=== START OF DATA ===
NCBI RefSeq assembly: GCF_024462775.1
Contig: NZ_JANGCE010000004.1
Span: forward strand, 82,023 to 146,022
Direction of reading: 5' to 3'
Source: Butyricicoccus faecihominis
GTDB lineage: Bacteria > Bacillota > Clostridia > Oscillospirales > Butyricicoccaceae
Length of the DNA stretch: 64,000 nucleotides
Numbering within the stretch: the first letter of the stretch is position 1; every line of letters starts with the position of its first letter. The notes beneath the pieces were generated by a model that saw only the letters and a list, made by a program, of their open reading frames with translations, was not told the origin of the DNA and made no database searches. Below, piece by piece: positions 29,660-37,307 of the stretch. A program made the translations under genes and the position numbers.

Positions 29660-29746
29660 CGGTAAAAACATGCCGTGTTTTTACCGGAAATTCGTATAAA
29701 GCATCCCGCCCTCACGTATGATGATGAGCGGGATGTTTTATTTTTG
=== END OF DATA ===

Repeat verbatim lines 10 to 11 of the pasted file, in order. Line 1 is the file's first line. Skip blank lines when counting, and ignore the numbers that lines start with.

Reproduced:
29660 CGGTAAAAACATGCCGTGTTTTTACCGGAAATTCGTATAAA
29701 GCATCCCGCCCTCACGTATGATGATGAGCGGGATGTTTTATTTTTG